By Kayla Renninger, Tiffany Miller and
COYOTE Media Team
KINGMAN - The COalition YOuth TEam (COYOTE) participants have had the opportunity to work in several different jobs in Mohave County. Those jobs range from answering phones to filing criminal evidence to working with customers.
At the Mohave County Public Defenders Office, COYOTEs Thomas Greep and Ashley McCoy have the duty of digitally copying 10 years' worth of old case files so they will now be accessible on the computer. When the scanning is completed, Greep hauls off the numerous files to be shredded.
Both McCoy and Greep agree it keeps them busy and they are both learning how to work in an office environment.
Carrie Nichols, supervisor for both COYOTEs, said they've done a great job and are helping out with a lot of paperwork.
At the Kingman Cerbat Justice Court, COYOTEs Kase Cornwall and Scott Rice are working on entering data on citations and speeding tickets. They also have a chance to sit in on court proceedings.
"I like this job because I get to work with really nice people, and I get to watch court proceedings," said Cornwall.
Rice said, "I am happy to have this job because I actually want to be a lawyer."
Their supervisors, Laurie Allen and Barbara Potter, both agree it is a great program that creates on-the-job training for the youth so that they know what the real work world is like.
At the Mohave Community Federal Credit Union, COYOTEs Chelsea Hardin and Nathan Morgan are learning a few new skills such as how to use a ten-key, fax machine, typewriter and how to go through and check customers' accounts when asked.
"I like being able to work independently," said Morgan.
"He just comes straight in and goes right to work," said supervisor Carol Roby.
In order for Hardin to be a teller, she has gone through one-on-one training which consists of watching the clerks handle the money and attend to the customers.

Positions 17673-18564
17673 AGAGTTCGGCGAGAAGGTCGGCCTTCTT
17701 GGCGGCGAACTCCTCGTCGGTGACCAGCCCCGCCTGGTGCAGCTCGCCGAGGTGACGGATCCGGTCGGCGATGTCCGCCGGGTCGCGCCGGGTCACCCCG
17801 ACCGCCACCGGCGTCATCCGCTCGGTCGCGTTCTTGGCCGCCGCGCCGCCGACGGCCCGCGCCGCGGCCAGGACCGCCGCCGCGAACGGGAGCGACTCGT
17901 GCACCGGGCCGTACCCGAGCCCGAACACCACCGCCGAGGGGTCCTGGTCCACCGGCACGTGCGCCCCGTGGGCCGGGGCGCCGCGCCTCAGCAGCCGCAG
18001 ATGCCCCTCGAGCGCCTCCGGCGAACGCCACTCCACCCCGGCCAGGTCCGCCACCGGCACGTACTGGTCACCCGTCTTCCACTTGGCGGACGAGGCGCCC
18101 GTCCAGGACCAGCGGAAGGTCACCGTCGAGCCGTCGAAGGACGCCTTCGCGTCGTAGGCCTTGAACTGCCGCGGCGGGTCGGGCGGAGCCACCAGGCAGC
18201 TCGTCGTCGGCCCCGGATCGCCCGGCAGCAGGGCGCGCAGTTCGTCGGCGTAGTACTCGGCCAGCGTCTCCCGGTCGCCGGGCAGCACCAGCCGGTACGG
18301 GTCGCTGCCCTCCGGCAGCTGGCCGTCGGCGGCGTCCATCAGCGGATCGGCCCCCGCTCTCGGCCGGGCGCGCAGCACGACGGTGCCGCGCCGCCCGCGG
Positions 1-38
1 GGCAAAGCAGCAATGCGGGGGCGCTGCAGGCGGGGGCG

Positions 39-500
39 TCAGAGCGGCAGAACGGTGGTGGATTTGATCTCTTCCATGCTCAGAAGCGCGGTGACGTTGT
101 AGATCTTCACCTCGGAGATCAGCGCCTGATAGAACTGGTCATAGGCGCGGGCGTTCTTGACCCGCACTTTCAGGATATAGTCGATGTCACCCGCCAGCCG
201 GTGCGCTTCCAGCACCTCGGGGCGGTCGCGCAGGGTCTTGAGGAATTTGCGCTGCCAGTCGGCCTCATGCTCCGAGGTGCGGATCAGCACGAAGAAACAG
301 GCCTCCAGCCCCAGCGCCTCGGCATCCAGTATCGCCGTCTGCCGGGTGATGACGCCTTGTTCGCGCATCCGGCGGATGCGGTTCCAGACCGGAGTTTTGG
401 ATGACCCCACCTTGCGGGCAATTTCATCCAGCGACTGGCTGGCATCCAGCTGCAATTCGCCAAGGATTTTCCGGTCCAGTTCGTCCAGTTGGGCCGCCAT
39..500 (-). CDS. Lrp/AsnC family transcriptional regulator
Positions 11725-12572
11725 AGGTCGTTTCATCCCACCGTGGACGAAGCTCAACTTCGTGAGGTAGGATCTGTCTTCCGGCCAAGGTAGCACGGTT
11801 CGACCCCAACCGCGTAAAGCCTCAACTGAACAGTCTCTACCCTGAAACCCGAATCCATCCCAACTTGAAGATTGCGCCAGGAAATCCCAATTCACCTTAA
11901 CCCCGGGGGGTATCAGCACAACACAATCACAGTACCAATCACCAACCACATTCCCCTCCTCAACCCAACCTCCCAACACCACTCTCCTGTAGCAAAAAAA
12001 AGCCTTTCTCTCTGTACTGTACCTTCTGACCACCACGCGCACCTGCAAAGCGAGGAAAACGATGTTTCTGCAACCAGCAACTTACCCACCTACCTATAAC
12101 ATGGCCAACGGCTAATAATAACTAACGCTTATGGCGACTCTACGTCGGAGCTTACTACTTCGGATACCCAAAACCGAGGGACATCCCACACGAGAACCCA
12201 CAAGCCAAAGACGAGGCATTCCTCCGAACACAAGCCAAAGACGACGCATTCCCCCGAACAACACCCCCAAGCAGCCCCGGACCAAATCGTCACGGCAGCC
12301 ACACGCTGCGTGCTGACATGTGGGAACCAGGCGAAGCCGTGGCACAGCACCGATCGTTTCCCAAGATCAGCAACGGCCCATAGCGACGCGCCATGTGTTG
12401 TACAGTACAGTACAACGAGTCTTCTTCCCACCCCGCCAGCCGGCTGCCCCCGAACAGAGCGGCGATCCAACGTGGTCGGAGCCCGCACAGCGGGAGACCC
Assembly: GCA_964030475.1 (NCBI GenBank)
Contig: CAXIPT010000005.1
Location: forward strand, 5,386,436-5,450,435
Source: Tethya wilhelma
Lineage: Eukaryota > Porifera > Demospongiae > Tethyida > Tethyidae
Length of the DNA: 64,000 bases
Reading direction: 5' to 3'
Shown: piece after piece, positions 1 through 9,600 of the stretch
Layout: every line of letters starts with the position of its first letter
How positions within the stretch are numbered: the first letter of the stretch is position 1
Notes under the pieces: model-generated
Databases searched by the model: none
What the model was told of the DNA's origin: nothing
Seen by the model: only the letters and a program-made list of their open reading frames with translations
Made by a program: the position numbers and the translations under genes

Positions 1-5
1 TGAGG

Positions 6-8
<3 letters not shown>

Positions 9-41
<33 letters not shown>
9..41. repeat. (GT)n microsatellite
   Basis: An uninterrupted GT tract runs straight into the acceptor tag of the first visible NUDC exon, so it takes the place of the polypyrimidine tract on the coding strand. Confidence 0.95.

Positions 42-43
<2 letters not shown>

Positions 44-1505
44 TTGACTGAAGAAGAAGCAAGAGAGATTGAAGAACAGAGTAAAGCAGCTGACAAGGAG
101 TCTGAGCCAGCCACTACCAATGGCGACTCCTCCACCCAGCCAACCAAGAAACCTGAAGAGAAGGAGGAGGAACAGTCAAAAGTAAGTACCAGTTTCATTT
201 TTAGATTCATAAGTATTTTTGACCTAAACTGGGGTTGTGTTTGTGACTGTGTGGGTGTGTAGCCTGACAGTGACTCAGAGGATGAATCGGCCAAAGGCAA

At the Mohave County Sheriff's Office Crime Lab, COYOTEs Teagan Gibelyou and Matt Werth are working side by side with detectives Greg Kenyon and Bonnie McFadyen.
The COYOTEs' jobs range from filing evidence to lifting fingerprints to sitting in on an autopsy.
Gibelyou and Werth both agree that it is an "awesome" job and they are learning the difference between what happens on TV and what happens in reality.
Kenyon said, "This is a terrific program. It gives younger people an opportunity to try out different jobs and learn valuable work experience."
At the Mohave County Sheriff's Office Sexual Offender Registry Program, COYOTE Cera Ry-Allen is answering and transferring phone calls to correct departments, filing paperwork and scanning documents. She also helps the customers who walk in and directs them to the correct department.
"The hardest part about my job is when you have to help people get the belongings of a family member who has died," said Ry-Allen.
Ry-Allen's supervisor, Ruth Wells, said, "She is mature enough to handle this job, which is one of the things we were looking for when hiring a COYOTE."
At the Kingman Area Chamber of Commerce, Wynter Eveler answers phones and puts together and mails general information packets. She also helps at the Powerhouse and does some inventory.
"I like when it's quiet because I sit in an office and do what I'm directed to do," said Eveler.
"She has helped a lot because it's cleared me to get some of my duties done," said Darlene Tyrer, Eveler's supervisor.
At Slightly High Maintenance, COYOTE Asha Longmire is working as a receptionist. She answers phones, makes appointments, washes towels and stocks the shelves.
"I like the environment and seeing all the new faces come in," Longmire said.
At Uptown Drug, COYOTE LeAnn Prosser is working as a clerk. She rings people up for prescriptions, files paperwork, stocks the shelves and helps with the customers.
"She has relieved lots of pressure from other clerks," said Prosser's supervisor, Amanda Bottoms.
At the Department of Economic Security, COYOTE Brianna Nelson is working as an office clerk. She answers phones, enters data and makes copies.
"The hardest part of my job is not being able to work with customers directly," said Nelson.
"Because of a new policy change, she is no longer able to work with customers directly until she can get a clearance card," explained her supervisor, David Blythe.
At Mohave County Community Services Administration, COYOTE Amber Hoyt is working as an office clerk. She helps with billing, makes copies and puts together packets for upcoming meetings.
"I really like my supervisor because we get along well," said Hoyt.
"She has helped me a lot because I am busy putting meetings together and it gives me time to work on more things," said Hoyt's supervisor, Becky Smathers.